September 2011
Volume 11, Issue 11
Free
Vision Sciences Society Annual Meeting Abstract  |   September 2011
Effective Attentional Filtering By The Union Of Two Distinct Colors: Eye-Tracking Evidence
Author Affiliations
  • Mark W. Becker
    Psychology Department, Michigan State University, USA
  • Reem Alzahabi
    Psychology Department, Michigan State University, USA
  • Sara Jelinek
    Psychology Department, Michigan State University, USA
Journal of Vision September 2011, Vol.11, 1328. doi:10.1167/11.11.1328
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      Mark W. Becker, Reem Alzahabi, Sara Jelinek; Effective Attentional Filtering By The Union Of Two Distinct Colors: Eye-Tracking Evidence. Journal of Vision 2011;11(11):1328. doi: 10.1167/11.11.1328.

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Abstract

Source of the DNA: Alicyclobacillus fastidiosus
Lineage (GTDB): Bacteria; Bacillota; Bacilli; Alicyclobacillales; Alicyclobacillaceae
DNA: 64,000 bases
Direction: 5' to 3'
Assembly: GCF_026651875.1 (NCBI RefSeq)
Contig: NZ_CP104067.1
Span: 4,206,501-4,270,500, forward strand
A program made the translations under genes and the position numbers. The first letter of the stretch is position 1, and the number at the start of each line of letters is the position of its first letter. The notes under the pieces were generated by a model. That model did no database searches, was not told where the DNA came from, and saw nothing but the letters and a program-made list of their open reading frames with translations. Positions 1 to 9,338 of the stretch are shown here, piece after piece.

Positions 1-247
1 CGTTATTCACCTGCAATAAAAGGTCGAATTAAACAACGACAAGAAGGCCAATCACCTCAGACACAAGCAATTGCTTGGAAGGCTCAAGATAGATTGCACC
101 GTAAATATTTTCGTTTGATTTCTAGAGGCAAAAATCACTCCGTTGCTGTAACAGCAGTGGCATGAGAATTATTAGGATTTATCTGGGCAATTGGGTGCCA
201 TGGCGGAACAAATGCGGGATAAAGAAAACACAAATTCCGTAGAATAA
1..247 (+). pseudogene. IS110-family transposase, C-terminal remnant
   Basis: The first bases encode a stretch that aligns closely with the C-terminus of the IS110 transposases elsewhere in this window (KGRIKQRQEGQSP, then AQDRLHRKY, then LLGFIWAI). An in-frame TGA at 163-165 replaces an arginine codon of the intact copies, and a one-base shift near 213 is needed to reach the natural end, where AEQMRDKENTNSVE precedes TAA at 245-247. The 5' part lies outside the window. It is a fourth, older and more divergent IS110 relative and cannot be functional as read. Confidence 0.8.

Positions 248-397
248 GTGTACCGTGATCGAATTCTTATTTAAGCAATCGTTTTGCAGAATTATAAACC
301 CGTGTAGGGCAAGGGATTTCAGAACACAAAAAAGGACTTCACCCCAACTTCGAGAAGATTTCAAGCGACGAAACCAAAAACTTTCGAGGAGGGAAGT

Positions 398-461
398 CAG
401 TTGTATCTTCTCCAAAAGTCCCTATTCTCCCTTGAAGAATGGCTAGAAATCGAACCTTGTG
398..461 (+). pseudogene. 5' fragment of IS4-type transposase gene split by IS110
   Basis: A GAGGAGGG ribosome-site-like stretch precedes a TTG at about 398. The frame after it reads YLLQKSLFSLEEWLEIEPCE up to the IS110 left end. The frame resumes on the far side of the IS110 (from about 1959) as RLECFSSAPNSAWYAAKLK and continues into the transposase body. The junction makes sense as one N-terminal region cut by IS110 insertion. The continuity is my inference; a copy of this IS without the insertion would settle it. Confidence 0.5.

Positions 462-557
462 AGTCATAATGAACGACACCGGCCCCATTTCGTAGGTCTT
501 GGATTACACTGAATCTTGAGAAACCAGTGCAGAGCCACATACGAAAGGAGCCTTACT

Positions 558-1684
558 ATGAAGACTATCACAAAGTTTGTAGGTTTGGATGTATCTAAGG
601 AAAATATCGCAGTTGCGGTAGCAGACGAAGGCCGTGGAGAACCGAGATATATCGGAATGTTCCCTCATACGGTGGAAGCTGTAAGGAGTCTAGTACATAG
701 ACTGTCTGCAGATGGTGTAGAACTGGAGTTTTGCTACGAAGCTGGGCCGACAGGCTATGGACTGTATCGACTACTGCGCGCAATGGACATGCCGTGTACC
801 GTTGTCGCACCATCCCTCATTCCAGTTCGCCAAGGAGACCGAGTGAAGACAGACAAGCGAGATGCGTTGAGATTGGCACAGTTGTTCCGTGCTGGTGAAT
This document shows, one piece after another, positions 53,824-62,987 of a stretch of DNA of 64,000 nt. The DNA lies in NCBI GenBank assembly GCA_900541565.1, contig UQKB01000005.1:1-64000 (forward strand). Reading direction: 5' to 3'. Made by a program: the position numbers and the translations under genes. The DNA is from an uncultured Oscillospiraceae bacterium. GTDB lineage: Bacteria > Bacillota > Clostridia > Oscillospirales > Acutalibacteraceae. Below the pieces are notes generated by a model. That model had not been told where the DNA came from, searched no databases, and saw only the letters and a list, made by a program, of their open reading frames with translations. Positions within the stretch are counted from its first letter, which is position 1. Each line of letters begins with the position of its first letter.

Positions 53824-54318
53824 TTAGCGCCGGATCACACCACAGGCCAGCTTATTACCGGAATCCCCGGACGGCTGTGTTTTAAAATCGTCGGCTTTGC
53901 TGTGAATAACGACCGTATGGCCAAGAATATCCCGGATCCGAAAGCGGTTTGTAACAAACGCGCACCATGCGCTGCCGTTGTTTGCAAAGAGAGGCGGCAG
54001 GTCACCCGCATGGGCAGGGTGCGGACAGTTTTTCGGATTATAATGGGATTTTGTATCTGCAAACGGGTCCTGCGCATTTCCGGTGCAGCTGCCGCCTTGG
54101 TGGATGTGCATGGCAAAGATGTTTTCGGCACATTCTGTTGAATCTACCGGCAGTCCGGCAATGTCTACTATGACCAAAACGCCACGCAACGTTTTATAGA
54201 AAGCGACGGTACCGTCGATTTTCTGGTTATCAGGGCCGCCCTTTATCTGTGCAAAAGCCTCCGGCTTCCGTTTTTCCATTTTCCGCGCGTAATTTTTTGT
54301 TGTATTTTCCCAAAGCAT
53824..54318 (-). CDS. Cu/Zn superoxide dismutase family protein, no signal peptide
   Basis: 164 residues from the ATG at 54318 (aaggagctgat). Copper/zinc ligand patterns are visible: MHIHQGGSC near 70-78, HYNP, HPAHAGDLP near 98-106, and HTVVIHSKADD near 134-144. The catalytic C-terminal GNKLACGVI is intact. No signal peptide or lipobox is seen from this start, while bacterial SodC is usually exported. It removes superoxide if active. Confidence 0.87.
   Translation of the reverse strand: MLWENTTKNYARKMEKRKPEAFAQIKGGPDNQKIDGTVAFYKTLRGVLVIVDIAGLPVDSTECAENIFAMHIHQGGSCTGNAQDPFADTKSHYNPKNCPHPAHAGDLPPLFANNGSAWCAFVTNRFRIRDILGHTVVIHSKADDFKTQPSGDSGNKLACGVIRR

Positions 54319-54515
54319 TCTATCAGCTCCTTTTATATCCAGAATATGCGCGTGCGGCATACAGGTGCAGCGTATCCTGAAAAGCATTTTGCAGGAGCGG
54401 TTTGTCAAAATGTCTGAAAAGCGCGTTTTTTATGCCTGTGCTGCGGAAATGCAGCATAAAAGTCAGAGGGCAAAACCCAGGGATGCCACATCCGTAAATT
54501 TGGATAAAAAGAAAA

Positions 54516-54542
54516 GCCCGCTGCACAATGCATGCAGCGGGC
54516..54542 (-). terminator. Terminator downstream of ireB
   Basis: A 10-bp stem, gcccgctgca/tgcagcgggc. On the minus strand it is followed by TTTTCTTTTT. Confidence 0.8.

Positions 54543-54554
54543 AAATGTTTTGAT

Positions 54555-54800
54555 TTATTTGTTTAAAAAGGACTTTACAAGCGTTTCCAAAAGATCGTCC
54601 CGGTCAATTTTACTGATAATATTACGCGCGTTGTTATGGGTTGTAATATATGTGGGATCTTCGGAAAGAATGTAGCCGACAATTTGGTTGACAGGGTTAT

When given a cue about the color of a search target people can use top-down control to constrain their search and eye movements to only objects of the target color (Williams, 1967). Here we investigate whether people can simultaneously bias their attention to target objects that were defined as having either one of two distinct colors. Participants searched for the leftward facing C among a display of 24 Landolt Cs while we monitored their eye movements. Each C was colored red, yellow, green or blue. In the critical block of trials, participants were told that the target, if present, would be either red OR blue. Reaction time data suggest that the effective set size was the total number of red and blue items, suggesting that people could constrain attention to the union of those two colors. More interestingly, the sequence of fixated items, on target absent trials, showed that participants were not searching through all the items of one color and then all the items of the other color, but were instead fixating back and forth between the blue and red items. Runs analyses and comparisons of the number of shifts from an item of one target color to an item of the other target color support the conclusion that participants create an attentional filter that was selective for the union of the red and blue items. These results suggest that people can simultaneously bias at least two distinct colors.

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